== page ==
SEC Commissioner Peirce dissented, questioning whether Kraken could have registered its staking services given the current climate within the SEC for registration of crypto and other digital assets deemed to be securities and the mechanics of such registration, namely whether the staking program as a whole could be registered or whether each token’s staking program would need to be registered. Rather than shutting down Kraken’s staking services, Peirce proposed thinking through staking programs and issuing guidance. According to Peirce, “[u]sing enforcement actions to tell people what the law is in an emerging industry is not an efficient or fair way of regulating. Moreover, staking services are not uniform, so one-off enforcement actions and cookie-cutter analysis does not cut it.”
On February 21, 2023, Ensign Peak Advisers, Inc. (“Ensign Peak”), a non-profit entity operated by The Church of Jesus Christ of Latter-Day Saints (“LDS”) and LDS itself agreed to pay $5 million in combined penalties to settle administrative charges that Ensign Peak, under the control of LDS, violated Section 13(f) of the Exchange Act and Rule 13f-1 thereunder for allegedly failing to file Forms 13F on behalf of LDS, using shell companies (“Clone LLCs”) to file Forms 13F to obscure LDS’s equity portfolio, and misstating information in those forms.
Institutional investment managers are required to timely and accurately file Form 13F if they exercise investment discretion over at least $100 million in securities that are traded on a national securities exchange or on the automated quotation system of a registered securities association. As LDS’s investment manager, Ensign Peak managed approximately $37.8 billion of church assets.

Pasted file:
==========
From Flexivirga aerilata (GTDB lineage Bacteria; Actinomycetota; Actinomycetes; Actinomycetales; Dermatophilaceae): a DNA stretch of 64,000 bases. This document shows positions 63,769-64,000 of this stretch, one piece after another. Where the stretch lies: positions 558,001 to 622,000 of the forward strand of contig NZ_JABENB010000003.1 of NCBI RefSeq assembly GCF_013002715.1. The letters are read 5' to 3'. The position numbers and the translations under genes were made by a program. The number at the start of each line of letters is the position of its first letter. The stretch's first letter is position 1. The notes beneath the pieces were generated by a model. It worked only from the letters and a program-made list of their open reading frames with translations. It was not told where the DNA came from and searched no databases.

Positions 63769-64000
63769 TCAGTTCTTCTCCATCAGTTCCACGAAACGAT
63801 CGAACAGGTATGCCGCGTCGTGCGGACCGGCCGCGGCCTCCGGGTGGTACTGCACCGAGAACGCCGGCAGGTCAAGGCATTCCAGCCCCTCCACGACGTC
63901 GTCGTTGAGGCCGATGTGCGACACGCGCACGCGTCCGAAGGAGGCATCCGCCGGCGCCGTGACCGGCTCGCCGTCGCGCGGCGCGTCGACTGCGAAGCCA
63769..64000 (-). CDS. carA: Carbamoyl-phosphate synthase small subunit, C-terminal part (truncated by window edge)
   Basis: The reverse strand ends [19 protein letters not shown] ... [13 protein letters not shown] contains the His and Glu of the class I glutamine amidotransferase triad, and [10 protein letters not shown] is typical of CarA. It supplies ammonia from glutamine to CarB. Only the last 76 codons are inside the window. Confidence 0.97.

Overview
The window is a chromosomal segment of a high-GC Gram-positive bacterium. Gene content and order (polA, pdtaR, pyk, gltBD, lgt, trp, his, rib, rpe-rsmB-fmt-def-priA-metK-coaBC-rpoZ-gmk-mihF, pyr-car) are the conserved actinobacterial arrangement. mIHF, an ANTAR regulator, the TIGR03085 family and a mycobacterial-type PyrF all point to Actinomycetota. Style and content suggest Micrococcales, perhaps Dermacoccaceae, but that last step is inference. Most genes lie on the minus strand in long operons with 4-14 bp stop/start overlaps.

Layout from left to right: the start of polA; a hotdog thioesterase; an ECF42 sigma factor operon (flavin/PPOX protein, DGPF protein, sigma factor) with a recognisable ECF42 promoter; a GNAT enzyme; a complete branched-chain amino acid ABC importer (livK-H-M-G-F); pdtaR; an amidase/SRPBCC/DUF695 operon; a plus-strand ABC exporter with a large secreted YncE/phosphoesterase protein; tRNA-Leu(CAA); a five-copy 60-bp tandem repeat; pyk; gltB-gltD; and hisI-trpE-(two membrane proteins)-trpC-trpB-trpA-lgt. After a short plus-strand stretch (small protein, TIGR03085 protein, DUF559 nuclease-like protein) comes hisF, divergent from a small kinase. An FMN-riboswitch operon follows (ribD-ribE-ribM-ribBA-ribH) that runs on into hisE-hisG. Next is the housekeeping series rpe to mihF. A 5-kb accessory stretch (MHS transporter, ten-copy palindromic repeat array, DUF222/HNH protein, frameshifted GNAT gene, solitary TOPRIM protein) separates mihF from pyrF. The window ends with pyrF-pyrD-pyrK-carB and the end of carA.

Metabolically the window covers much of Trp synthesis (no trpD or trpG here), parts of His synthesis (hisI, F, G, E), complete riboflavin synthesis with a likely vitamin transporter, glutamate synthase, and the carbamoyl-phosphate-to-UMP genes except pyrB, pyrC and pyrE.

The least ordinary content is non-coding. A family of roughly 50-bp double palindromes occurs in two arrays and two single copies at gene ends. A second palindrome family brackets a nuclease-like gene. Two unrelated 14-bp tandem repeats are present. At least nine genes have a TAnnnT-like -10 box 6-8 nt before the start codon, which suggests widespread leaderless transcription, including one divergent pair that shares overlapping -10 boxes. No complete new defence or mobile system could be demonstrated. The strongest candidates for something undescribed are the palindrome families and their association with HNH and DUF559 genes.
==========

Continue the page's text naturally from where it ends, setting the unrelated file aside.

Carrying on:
The SEC alleged that LDS knowingly approved Ensign Peak to use Clone LLCs to shield the church’s equity investments portfolio and misstated Ensign Peak’s control over the church’s investment decisions. According to the settlement order (“Order”), Ensign Peak had authority over all Clone LLCs and LDS had indirect control over these LLCs because LDS controlled Ensign Peak. The Clone LLCs entered into investment manager agreements (IMAs), whereby Ensign Peak was designated as the Clone LLCs’ client. The IMAs assigned discretion and authority to the Clone LLCs to manage the securities portfolio. But the Clone LLCs never exercised investment discretion over LDS’s assets. The IMAs stated that the Clone LLCs were not authorized to vote by proxy or otherwise on any of the securities and property held in the securities portfolio assigned to them. Rather, each Clone LLC was required to forward any proxy solicitation materials and consent solicitations it received to Ensign Peak for consideration and action. Each Clone LLC was set up with a “Business Manager” who had responsibility for “preparation and filing of the Company’s governmental reports, returns, notices, and the like.” However, the Order states these Business Managers performed no function other than signing Forms 13F. Many of the Business Managers were employees of LDS, had limited information about the Clone LLCs, and allegedly were selected because they had a common name and a limited presence on social media, making them less likely to be traced to Ensign Peak or LDS. Each Clone LLC allegedly had an address outside Utah (although the Order notes none of them conducted business outside their locations) to give the impression that the Clone LLCs conducted business operations throughout the United States, making it difficult to trace the Clone LLCs back to Ensign Peak or LDS. According to the Order, LDS was concerned about disclosing its massive portfolio because disclosure of its assets “would lead to negative consequences.”